You can bank on a tenfold improvement in the cost and capability of collaboration technologies over the next five years. What will your organization do with that?
Over the last decade, the Internet has transformed many aspects of the way business is conducted — from how goods are bought and sold to where work is done. To explore what might constitute the next generation of Web technologies and what effect they will have on the nature, purpose and management of organizations, MIT Sloan Management Review contributing editor Martha E. Mangelsdorf talked with two leading experts: Erik Brynjolfsson, director of the MIT Center for Digital Business and the George and Sandra Schussel Professor of Management at the MIT Sloan School of Management, and Andrew P. McAfee, associate professor of business administration in the Technology and Operations Management Unit at Harvard Business School.
Brynjolffsson and McAfee are confident that the future emphasis of some businesses will be on the use of Web 2.0 technologies to support innovation, creativity and information sharing rather than just to achieve cost cutting. They discussed the complementary relationship between traditional managerial tools, such as ERP and CRM, and the evolving modes of collaboration and communication, such as wikis. McAfee pointed out that one set of tools allows good ideas to percolate upward, after which the very structured process-management technologies can be used to replicate the innovation — with brutal efficiency in some cases.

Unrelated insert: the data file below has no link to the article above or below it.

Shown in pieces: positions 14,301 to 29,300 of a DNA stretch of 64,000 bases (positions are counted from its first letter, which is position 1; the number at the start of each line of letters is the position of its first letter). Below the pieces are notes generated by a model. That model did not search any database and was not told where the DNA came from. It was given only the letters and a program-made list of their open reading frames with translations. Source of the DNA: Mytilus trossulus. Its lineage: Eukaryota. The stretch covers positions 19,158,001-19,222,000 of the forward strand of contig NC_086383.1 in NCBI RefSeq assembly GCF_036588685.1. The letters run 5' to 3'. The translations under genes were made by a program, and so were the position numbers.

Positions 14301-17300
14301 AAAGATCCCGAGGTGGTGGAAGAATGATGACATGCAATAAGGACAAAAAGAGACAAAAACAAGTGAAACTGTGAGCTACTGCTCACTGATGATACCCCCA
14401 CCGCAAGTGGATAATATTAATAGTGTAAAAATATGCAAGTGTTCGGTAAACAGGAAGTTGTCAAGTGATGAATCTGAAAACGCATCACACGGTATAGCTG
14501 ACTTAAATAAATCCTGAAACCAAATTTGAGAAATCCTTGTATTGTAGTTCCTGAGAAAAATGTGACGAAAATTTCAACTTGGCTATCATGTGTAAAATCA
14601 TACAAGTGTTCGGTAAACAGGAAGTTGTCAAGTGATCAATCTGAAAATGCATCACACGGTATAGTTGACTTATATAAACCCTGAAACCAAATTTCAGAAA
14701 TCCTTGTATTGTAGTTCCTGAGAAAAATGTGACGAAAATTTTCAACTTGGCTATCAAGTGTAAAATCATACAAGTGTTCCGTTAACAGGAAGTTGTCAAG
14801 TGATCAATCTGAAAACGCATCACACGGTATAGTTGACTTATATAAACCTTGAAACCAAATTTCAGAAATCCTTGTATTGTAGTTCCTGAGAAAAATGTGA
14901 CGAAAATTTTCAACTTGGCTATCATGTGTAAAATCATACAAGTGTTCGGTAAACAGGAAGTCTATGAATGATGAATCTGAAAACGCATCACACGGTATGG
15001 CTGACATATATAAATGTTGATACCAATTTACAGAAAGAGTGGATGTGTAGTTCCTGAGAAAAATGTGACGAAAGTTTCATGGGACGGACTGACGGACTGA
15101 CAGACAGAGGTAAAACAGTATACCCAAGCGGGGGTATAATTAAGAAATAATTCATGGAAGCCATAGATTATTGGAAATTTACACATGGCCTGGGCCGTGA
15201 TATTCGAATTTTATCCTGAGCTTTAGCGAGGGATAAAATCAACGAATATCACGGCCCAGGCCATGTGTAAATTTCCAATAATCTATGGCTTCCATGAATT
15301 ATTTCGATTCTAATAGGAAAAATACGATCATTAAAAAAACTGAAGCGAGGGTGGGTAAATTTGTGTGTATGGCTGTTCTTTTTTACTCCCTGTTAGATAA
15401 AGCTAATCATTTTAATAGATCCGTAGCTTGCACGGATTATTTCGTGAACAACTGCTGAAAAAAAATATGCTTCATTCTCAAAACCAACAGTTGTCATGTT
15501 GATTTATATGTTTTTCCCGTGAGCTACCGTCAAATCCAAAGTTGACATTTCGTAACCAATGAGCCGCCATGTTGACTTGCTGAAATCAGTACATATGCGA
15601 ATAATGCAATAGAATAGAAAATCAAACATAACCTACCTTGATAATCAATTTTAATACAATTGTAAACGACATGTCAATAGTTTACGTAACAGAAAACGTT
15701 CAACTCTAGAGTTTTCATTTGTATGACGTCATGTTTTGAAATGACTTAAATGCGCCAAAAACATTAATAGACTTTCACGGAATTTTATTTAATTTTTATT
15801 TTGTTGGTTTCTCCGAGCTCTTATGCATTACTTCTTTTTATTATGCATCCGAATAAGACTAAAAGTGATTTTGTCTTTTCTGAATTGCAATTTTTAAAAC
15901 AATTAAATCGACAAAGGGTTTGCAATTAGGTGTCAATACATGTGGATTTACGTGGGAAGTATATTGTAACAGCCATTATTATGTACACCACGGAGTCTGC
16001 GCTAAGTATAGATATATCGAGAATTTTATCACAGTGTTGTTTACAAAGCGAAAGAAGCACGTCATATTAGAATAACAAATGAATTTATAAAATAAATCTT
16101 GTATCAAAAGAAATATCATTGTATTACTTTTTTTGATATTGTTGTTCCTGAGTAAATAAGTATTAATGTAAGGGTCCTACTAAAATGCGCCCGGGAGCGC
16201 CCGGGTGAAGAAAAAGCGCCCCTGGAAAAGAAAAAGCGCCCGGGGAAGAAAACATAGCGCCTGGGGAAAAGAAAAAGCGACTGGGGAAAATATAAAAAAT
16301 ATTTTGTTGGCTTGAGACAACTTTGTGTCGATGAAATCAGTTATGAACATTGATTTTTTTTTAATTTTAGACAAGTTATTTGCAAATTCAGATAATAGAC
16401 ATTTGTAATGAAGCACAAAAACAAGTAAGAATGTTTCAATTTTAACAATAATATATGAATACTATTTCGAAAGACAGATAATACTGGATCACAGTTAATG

Companies in very turbulent, information-intensive industries tend to be the ones that have gone the furthest with deploying the new Enterprise 2.0 infrastructure and the mindset that goes along with it, said McAfee. There are “softer cultural things” that companies can do to promote creativity among employees, Brynjolfsson said, which gives them the freedom to work laterally or diagonally within their organizations. The cultural shift away from the classic notions of productivity and output, such as billable hours, is more difficult for some companies to manage, and neither Brynjolfsson nor McAfee sees any technology that by itself will resolve this dilemma.
According to Brynjolfsson and McAfee, technology innovation is engendering a whole set of complementary innovations in organizations that actually heighten the role of managers and executives. In fact, they said, it will be managers who will have to increase the ambient level of participation in and contribution to these Enterprise 2.0 environments.
Companies cited in the discussion that are integrating the new technologies and cultivating the complementary cultural changes include Google, retail pharmacy chain CVS, Spanish fashion retailer Zara and Canadian software developer Cambrian House.